Perez v. 222 Sutter St. Partners (1990)Annotate this Case
GEORGE PEREZ, as Trustee, etc., et al., Plaintiffs and Respondents. 222 SUTTER STREET PARTNERS, Defendant and Appellant.
(Superior Court of the City and County of San Francisco, No. 885241, Stuart R. Pollak, Judge.)
(Opinion by Smith, J., with Kline, P. J., and Peterson, J., concurring.)
Stanton, Kay & Watson, and James P. Watson for Defendant and Appellant.
Heller, Ehrman, White & McAuliffe, Peter S. Hecker and Joseph A. Gross for Plaintiffs and Respondents.
We decide in this case that a trustee under a deed of trust in nonjudicial foreclosure proceedings has no duty under Civil Code section 2924b to give notice of default to affected easement holders unless they have specially requested notice. On that basis, we will uphold summary judgment granted in favor of trustees under the wills of Julie B. and Louis J. Lalanne (Trustees), who brought this quiet-title/declaratory relief action against 222 Sutter Street Partners, a California limited partnership (Partners), to determine Partners' rights in a claimed easement for light and air across trust property.fn. 1
The trust property is located at 425 Bush Street in San Francisco. That parcel and an adjoining one at 429-431 Bush Street abut the rear boundary of Partners' namesake property at 222 Sutter Street. All three parcels are developed commercial property. A five-story office building stands at 425 Bush, to which the Lalanne family has held title since 1955, except for a period from December 1983 to March 1987, during which events at issue in this case occurred. At the start of those events, in early 1983, 425 Bush was held by the Lalanne family trusts while 429-431 Bush and 222 Sutter were both held by Mycix Holdings, Inc. (Mycix). [222 Cal. App. 3d 941]
In mid-1983, investors represented by Harold Baxter (collectively Golden Gate) separately approached Trustees and Mycix about acquiring 425 Bush and 429-431 Bush. Golden Gate planned to demolish existing structures and build a hotel on the combined Bush Street parcels.
In negotiations with Golden Gate, Christopher S. C. Chan of Mycix pressed for Golden Gate to grant an air and light easement across 429-431 Bush for the benefit of Mycix's other parcel, at 222 Sutter, the aim being to preserve air and light received at the rear of the 222 Sutter building. A sales agreement entered into on July 29, 1983, provided for such an easement to be recorded. A draft easement prepared in September defined the easement as burdening 429-431 Bush and incorporated a legal description of the burdened property.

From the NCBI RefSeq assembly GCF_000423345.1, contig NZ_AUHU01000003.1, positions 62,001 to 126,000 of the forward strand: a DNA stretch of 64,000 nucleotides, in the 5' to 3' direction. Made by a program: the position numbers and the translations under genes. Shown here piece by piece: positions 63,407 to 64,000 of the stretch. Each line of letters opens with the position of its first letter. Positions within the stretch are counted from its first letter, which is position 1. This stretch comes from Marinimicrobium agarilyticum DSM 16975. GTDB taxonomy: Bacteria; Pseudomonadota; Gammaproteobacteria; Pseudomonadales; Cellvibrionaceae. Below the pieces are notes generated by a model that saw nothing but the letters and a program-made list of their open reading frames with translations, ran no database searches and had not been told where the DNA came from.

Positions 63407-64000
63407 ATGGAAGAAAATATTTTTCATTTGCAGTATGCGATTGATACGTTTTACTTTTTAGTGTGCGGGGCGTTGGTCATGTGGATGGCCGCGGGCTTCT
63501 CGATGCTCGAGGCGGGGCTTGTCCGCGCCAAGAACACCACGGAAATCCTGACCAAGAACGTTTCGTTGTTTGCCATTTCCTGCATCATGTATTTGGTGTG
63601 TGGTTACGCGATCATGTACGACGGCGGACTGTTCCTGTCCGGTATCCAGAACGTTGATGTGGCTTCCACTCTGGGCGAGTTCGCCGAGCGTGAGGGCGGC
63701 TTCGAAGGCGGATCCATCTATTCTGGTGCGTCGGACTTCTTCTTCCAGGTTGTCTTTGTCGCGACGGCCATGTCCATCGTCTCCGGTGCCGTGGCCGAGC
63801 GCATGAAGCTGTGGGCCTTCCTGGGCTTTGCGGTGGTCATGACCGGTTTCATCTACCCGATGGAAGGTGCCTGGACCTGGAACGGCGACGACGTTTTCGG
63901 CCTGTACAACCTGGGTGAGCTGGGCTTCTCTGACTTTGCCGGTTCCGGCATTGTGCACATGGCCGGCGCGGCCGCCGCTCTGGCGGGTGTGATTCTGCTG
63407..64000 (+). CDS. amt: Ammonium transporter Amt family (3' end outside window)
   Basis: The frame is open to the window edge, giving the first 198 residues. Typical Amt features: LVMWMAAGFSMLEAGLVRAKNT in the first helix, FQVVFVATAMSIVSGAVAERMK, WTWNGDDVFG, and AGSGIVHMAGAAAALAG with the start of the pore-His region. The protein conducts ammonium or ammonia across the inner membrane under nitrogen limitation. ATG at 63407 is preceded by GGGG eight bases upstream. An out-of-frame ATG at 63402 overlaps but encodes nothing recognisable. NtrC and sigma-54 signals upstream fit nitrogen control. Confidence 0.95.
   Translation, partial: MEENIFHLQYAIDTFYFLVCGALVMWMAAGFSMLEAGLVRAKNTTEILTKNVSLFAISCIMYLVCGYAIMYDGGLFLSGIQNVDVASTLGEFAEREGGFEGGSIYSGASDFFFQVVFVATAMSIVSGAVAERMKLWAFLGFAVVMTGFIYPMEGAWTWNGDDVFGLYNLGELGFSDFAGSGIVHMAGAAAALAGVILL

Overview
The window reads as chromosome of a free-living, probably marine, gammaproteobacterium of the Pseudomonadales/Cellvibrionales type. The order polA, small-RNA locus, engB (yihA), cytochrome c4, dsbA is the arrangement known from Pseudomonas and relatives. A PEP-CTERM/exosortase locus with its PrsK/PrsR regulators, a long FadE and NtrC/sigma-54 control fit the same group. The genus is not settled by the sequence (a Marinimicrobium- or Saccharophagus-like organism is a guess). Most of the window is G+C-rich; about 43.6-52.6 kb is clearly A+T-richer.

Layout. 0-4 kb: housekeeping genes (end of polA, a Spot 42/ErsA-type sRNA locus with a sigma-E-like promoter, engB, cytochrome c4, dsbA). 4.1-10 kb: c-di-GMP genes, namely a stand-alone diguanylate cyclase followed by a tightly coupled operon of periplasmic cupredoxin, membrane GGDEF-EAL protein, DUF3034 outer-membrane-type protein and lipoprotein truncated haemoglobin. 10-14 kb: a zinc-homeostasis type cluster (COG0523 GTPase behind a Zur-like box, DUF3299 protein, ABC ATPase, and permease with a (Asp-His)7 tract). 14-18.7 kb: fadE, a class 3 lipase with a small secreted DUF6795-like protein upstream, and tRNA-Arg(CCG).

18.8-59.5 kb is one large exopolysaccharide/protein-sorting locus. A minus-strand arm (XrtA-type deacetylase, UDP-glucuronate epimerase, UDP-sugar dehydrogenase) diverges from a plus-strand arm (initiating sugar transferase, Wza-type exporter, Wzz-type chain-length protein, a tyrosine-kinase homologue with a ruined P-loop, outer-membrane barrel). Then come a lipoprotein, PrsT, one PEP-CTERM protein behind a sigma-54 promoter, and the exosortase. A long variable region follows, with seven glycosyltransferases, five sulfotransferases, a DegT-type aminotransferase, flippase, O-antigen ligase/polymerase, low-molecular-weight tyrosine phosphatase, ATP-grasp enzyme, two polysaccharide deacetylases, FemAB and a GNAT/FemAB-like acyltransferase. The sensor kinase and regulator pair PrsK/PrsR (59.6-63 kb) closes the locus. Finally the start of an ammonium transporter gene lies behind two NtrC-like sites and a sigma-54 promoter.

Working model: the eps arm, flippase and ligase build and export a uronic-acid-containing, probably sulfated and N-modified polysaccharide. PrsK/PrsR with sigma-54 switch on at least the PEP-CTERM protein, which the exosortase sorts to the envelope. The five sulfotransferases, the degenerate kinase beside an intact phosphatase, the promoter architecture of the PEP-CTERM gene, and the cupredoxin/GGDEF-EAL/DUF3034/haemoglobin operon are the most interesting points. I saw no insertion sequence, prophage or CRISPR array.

Meanwhile, parallel negotiations between Golden Gate and Trustees for 425 Bush did not include easement discussions or any mention of the easement across the other parcel. (Chan wanted a similar easement across 425 Bush but evidently planned to negotiate directly with Golden Gate after the purchase.) By a sales agreement executed on July 28, Golden Gate would pay $1 million down, and Trustees would take back a promissory note for the remaining purchase price ($4.1 million), secured by a first deed of trust on the property. The agreement needed probate court approval, which was obtained on August 31.
Golden Gate encountered financing difficulties and so did not close the sales until December 30. A final draft of the easement for 429-431 Bush was prepared earlier that month, and the escrow instructions for that property called for it to be recorded as part of the transaction. Trustees continued to have no knowledge of the easement. Recording for both sales took place on December 30, with the 429-431 Bush documents recorded first. Thus, the easement was recorded several documents before the trust deed on 425 Bush.
Through inadvertence in its preparation, the easement, while properly referring to 429-431 Bush as the burdened parcel, incorporated a legal description of 425 Bush-error which may have stemmed from error in the July 28 and 29 sales agreements, each of which mistakenly incorporated a legal description of the other.
Over a year later, in February 1985, Mycix's Chan and then-president of Golden Gate, William P. Cotrell, executed a modification of the easement. The modification did not refer to 425 Bush but extended the original easement to "create and preserve a lightwell or courtyard ... [over] the full length of the rear of the existing building located at the Dominant Tenement"-i.e., 222 Sutter. The rear property line of 222 Sutter, of course, abuts 429-431 Bush and 425 Bush (plus the dead end of an alleyway [222 Cal. App. 3d 942] running along 429-431 Bush called Mark Lane). The modification provided that all other terms of the original easement would remain "in full force and effect" and did not describe the earlier easement except to refer to the document's place of recording in the city's official records. The modification was recorded on March 1, 1985.